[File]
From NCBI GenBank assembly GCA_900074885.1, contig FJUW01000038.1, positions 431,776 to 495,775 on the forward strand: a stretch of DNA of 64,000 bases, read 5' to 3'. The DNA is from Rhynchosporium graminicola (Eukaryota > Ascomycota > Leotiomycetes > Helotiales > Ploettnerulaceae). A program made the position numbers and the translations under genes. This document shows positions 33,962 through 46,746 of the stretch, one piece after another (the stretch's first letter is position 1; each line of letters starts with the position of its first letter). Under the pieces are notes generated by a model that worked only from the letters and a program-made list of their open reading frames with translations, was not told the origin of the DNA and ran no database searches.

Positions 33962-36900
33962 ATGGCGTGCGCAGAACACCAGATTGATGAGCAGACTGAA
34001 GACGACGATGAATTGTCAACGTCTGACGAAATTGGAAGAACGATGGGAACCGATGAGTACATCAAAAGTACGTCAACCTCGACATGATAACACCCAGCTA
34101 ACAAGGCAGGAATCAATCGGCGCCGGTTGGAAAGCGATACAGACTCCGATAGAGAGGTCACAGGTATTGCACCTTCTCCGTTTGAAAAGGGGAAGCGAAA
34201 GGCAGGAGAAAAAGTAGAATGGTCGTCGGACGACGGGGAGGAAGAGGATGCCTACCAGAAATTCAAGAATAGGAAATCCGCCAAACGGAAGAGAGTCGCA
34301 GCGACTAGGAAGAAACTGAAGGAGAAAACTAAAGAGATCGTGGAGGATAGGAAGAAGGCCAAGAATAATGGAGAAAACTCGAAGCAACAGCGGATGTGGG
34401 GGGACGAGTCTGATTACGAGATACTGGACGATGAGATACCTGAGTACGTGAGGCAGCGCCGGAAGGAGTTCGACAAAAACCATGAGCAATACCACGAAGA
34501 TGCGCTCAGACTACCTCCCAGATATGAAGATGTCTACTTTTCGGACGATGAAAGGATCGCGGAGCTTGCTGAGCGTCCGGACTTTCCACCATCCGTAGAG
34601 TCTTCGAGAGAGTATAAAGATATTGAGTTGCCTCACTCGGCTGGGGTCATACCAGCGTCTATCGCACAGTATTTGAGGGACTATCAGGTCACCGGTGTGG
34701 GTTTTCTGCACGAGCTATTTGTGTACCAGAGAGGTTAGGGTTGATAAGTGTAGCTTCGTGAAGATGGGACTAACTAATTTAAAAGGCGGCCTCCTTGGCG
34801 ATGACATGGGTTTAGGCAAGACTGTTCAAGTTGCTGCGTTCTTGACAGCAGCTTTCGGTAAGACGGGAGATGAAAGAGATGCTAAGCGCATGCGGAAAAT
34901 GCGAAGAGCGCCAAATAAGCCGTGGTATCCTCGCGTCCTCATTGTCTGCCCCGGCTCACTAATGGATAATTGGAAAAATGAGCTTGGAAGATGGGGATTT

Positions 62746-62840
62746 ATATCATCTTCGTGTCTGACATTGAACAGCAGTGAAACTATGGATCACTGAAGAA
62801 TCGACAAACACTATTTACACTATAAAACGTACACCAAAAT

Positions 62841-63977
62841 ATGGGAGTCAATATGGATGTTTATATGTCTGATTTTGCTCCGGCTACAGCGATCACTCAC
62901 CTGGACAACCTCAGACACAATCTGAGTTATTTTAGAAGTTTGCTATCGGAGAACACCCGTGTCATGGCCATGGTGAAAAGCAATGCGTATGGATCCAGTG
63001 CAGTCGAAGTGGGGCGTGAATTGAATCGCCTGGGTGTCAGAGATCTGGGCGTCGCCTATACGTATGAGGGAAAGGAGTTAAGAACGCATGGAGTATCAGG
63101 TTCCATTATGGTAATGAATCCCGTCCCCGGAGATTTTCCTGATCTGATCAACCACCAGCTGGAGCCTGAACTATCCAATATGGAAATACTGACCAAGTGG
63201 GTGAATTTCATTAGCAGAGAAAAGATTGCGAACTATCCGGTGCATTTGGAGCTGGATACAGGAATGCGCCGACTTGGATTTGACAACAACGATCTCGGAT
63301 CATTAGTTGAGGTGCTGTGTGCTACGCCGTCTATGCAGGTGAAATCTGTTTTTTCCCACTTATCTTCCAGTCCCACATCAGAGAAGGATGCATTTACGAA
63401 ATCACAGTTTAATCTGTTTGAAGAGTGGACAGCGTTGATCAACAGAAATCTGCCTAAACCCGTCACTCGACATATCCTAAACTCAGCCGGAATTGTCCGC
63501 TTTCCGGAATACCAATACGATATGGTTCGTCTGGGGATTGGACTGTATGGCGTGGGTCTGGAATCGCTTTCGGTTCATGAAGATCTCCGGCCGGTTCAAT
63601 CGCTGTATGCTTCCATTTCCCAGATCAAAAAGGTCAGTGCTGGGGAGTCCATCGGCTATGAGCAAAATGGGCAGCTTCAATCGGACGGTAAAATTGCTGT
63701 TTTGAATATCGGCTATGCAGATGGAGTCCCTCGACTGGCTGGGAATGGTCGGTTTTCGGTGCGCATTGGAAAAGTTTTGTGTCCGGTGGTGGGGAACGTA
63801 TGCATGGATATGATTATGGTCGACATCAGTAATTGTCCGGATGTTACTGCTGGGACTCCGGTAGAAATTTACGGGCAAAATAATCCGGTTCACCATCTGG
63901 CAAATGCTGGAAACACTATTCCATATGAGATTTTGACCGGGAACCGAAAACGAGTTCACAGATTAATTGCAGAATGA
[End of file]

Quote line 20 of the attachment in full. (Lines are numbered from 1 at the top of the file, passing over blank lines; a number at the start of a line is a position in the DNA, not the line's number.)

63001 CAGTCGAAGTGGGGCGTGAATTGAATCGCCTGGGTGTCAGAGATCTGGGCGTCGCCTATACGTATGAGGGAAAGGAGTTAAGAACGCATGGAGTATCAGG